Dario Saric stays involved, close with Phoenix Suns during rehab process
PHOENIX — When members of the Phoenix Suns come into their practice facility, they will usually see center Dario Saric already there. When they leave, Saric probably hasn’t.
The 28-year-old is still rehabbing a torn ACL he suffered in Game 1 of the NBA Finals over nine months ago. Saric, who spoke for the first time on Thursday since media day, said he is basically out for the rest of the season unless there’s an emergency situation where multiple Suns big men get hurt and he’s feeling healthy enough to play.
Coming into the facility from the perspective of a media member, I’ve gone over the six-plus months of the season from hardly seeing Saric while he was getting work done off the court, to watching his gradual return to it. Saric was shooting the ball under the basket sitting in a chair, then able to do so a bit on the move while standing up to doing ball-handling work and then rejoining his shooting group.
It’ll give you a newfound respect for where these guys really have to start from and how far they have to go before getting fully up to speed and ready for a professional basketball game.
Saric described it well. He said he felt like a weightlifter through some of the process but is now starting to feel like a basketball player again with how much basketball activity he’s able to do again compared to a few months ago.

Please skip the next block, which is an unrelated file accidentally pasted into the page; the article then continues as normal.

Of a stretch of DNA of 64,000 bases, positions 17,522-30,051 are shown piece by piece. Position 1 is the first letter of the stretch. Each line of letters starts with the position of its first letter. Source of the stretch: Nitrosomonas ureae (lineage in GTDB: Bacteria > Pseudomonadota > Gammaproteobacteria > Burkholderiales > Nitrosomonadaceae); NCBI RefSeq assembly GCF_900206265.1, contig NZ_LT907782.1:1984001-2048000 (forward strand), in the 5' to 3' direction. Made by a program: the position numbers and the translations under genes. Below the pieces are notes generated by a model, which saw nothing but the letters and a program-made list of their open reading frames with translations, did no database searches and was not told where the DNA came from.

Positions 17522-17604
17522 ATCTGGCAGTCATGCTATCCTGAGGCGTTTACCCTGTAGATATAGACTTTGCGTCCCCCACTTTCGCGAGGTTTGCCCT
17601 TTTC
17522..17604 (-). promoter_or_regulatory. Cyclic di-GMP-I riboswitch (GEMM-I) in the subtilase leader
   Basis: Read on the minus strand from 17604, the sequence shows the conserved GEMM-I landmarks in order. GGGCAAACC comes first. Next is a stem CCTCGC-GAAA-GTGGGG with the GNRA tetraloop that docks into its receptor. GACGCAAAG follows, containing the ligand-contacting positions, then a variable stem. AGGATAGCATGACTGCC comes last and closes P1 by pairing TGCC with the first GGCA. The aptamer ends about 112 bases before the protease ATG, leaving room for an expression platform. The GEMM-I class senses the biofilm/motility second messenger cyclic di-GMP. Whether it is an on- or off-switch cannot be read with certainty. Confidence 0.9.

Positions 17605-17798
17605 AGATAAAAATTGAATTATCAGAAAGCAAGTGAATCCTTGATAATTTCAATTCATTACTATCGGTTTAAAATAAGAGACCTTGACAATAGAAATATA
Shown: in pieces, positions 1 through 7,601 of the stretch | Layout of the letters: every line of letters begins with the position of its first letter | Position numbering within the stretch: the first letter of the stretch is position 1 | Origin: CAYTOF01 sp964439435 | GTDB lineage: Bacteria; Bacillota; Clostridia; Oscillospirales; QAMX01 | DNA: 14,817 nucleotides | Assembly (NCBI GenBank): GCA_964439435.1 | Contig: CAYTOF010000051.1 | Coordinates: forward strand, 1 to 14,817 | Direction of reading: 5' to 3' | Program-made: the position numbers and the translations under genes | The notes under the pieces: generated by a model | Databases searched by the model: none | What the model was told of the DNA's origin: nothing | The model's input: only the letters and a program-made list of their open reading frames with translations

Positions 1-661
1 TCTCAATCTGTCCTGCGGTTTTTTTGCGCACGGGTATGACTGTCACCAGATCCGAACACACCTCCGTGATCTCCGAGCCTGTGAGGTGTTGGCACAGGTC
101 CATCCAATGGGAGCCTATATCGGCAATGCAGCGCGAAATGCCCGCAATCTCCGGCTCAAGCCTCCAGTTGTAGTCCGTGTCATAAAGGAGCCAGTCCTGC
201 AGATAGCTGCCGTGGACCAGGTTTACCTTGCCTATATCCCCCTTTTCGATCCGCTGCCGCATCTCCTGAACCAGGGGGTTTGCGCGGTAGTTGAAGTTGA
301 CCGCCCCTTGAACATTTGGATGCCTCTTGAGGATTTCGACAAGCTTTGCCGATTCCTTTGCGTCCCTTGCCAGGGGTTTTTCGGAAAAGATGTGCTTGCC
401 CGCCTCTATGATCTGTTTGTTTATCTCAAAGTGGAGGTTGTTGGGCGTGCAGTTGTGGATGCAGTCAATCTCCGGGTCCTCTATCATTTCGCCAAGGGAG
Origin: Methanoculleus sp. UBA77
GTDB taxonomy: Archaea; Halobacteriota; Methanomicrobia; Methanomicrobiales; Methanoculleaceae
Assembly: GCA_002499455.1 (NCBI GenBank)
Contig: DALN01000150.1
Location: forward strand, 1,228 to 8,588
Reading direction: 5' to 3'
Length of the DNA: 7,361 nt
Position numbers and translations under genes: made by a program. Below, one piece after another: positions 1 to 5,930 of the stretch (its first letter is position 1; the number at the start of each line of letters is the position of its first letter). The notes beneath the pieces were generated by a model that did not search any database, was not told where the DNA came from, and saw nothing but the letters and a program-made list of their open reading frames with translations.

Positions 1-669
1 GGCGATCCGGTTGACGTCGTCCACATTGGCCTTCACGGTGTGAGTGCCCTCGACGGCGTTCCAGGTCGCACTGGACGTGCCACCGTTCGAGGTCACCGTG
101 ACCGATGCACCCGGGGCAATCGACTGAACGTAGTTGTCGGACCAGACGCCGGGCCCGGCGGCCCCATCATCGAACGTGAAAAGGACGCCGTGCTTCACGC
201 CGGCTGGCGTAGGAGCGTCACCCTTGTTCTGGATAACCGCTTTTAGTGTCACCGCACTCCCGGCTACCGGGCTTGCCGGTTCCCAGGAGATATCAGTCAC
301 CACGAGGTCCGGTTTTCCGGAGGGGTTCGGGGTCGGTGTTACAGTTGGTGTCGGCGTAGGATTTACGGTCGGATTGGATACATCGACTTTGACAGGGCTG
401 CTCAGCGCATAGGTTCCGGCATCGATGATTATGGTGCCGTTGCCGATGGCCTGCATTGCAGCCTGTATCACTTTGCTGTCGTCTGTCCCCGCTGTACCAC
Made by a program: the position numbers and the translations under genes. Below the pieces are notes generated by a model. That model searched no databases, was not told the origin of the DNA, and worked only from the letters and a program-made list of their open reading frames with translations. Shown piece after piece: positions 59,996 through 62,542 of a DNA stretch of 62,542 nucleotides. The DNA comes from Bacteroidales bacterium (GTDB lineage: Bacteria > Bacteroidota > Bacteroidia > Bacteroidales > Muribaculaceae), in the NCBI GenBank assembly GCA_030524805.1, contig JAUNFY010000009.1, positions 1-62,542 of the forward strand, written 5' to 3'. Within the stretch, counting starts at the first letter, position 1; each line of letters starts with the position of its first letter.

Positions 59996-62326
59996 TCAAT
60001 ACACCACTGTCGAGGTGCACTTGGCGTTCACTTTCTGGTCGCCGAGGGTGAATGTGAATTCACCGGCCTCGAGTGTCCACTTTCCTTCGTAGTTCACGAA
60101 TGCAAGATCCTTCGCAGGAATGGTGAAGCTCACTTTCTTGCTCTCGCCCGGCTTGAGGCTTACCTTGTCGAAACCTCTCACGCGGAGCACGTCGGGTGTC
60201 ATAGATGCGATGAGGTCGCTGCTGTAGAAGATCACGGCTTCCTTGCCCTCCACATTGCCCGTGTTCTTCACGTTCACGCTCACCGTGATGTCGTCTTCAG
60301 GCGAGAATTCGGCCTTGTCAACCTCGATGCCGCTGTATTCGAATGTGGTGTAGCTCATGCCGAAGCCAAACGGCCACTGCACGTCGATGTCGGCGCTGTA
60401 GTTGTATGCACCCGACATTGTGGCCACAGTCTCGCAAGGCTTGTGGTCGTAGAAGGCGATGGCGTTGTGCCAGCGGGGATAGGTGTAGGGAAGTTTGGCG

“It was challenging,” he said. “Obviously, my season is [in] a bit different direction than (the) real team but I’m still here in my mind with the team and my heart too.”
Saric had to battle through a desire to be on the court but knowing it was not the right time for his body.
“I know it’s sometimes when you’re injured you kind of know you’re going to be out a while but sometimes your mind is not ready,” he said. “Obviously, I’ve played basketball for 20 years and I want to be out on the court.”
Saric rehabbing with the Suns may seem like the norm in the NBA but it is not unusual for players to do their own extensive rehab away from the team. Recently, New Orleans Pelicans star Zion Williamson made headlines when he was doing just that for a foot injury.
Suns center JaVale McGee, a veteran of 13 years, said he didn’t rehab with his team earlier in his career and didn’t realize what it meant to the group.
“I’ve been in situations when I didn’t know at the time how important it was when you’re injured to stay with the team,” McGee said on March 11. “I was more separated from the team and looking in hindsight that’s 20/20 I wish I had been more involved with the team when I was injured.”
Saric said that a lot of the times it comes down to trust, and Saric has always believed in the people around him within the Suns organization. The members of the medical staff had him aware from his earliest points of what he needed to do and what his journey would entail while pushing him to make progress.
It should not surprise you that Saric chose this path if you’ve heard enough of his coaches and teammates talk about him.
Much like a few years ago when I had to convince Suns fans that Mikal Bridges was the funniest player on the team, even though his personality wasn’t showing much at that point, it might surprise you to hear that Saric is just as much of a jokester as the majority of the roster.
On top of that, he is endlessly praised for the type of teammate he is.
Head coach Monty Williams has said in the past that Saric is one of his favorite players he’s ever coached. Point guard Chris Paul has said the same when it comes to how easy Saric is to play with and how good of a teammate he is.
So, as you’d expect, Saric knows what it means for him to stay around the guys and still sit behind the bench at home games the last couple of months.